Towards the Development and Characterization of a Torque Sensor for Volitional Control of a Pediatric Exoskeleton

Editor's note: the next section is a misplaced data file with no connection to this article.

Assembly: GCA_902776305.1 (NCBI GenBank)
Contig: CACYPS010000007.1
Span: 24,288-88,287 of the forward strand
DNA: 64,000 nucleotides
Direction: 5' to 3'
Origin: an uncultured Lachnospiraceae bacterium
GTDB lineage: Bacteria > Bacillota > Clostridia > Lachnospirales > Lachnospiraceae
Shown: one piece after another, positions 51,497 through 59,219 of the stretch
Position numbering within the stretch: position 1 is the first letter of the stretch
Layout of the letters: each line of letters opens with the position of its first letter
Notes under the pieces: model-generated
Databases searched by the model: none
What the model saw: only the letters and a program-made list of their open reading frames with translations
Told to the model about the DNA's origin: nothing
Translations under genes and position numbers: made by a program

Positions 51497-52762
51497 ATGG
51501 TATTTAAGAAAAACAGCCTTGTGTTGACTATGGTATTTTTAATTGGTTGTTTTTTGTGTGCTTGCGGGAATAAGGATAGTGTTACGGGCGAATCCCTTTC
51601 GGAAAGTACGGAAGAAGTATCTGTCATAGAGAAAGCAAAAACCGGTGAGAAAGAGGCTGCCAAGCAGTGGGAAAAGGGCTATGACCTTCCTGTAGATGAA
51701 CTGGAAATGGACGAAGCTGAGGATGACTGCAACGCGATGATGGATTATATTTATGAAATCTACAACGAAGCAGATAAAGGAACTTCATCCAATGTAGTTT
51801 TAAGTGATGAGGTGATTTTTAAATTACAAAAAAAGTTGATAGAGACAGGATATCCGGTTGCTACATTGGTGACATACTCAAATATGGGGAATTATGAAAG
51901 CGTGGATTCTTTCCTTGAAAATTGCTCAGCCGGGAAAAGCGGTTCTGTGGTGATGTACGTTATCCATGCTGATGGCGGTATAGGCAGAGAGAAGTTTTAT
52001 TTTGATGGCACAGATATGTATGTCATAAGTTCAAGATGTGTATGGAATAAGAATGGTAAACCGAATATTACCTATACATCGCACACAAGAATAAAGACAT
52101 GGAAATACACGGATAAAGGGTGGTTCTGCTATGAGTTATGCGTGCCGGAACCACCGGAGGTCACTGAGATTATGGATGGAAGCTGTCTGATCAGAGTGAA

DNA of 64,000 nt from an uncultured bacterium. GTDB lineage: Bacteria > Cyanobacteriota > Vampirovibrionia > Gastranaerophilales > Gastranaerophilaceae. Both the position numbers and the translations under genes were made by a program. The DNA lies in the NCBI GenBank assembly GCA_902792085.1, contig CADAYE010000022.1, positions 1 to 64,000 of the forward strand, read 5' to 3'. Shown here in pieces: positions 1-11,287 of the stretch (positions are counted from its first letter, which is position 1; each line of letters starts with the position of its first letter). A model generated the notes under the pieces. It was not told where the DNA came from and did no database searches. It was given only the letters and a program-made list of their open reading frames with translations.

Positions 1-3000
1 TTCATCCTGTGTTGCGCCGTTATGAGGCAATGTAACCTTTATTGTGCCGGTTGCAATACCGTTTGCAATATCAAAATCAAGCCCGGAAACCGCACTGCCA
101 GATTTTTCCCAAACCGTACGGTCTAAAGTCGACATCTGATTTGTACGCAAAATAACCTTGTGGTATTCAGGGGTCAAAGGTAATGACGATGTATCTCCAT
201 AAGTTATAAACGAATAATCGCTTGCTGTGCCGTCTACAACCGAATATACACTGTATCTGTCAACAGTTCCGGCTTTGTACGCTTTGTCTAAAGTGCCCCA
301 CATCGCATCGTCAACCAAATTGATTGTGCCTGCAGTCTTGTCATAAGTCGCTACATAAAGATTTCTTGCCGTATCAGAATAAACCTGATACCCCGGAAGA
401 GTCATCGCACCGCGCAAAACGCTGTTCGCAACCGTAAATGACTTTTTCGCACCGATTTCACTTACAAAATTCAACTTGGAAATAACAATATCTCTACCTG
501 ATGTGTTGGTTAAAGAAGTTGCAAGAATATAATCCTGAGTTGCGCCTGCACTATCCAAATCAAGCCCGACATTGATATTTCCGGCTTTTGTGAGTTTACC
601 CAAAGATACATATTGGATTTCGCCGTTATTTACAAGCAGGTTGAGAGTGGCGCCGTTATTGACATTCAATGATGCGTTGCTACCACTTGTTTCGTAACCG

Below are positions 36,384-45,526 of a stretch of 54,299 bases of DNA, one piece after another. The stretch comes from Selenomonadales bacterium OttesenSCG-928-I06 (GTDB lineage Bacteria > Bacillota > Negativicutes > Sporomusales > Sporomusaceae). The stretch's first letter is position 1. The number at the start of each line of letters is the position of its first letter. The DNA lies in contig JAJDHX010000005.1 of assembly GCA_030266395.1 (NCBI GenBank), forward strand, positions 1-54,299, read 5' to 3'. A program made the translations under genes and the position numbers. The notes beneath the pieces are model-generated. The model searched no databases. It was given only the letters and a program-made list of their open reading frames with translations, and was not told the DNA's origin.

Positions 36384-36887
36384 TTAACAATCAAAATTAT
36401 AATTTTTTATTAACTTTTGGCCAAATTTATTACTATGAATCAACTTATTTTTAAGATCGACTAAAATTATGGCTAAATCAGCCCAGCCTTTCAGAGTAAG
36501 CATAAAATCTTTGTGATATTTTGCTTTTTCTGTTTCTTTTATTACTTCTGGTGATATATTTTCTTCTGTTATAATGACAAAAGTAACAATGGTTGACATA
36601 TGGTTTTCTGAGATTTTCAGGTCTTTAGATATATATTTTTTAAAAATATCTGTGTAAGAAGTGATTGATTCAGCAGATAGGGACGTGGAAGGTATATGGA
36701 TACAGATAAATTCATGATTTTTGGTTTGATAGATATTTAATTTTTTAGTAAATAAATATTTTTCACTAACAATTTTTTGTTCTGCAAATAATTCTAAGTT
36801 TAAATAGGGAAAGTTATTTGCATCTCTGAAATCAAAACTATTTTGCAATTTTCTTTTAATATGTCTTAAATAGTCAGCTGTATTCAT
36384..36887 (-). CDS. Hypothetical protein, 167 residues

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Each year in the U.S., between 1200 and 1500 school-aged children are diagnosed with cerebral palsy, a neurological disorder affecting body movement and the nervous system. The development of lightweight and custom exoskeletons to assist users during ambulation has experienced a fast growth in the last decade as a strategy to assist children with locomotion disabilities. Measurement of the torque exerted at the joints of the exoskeleton is crucial to allow volitional control from the users and maximize therapeutic outcomes, by providing information about user and robot interaction. Commercial torque sensors are characterized for being too heavy and bulky to be implemented for pediatric exoskeleton applications. In this study, we have developed a custom torque sensor utilizing shear strain gauges to estimate joint torques in an exoskeleton. The strain gauges were mounted onto the output plate of the exoskeleton joint forming 2 Wheatstone Bridges at 90-degree angles apart from each other, and the signal was amplified and digitized for better signal resolution. Static tests were conducted by applying known weights to the system and comparing measured output values to a reference torque transducer. The system was tested at a maximum torque of 85 [Nm], and initial results show a nonlinearity of less than 15 percent of full scale, suggesting that the proposed strain gauge system is valid for our application. Future work includes performing static tests at other angles, and performing dynamic tests that resemble lower limb joint angle trajectories in human walking.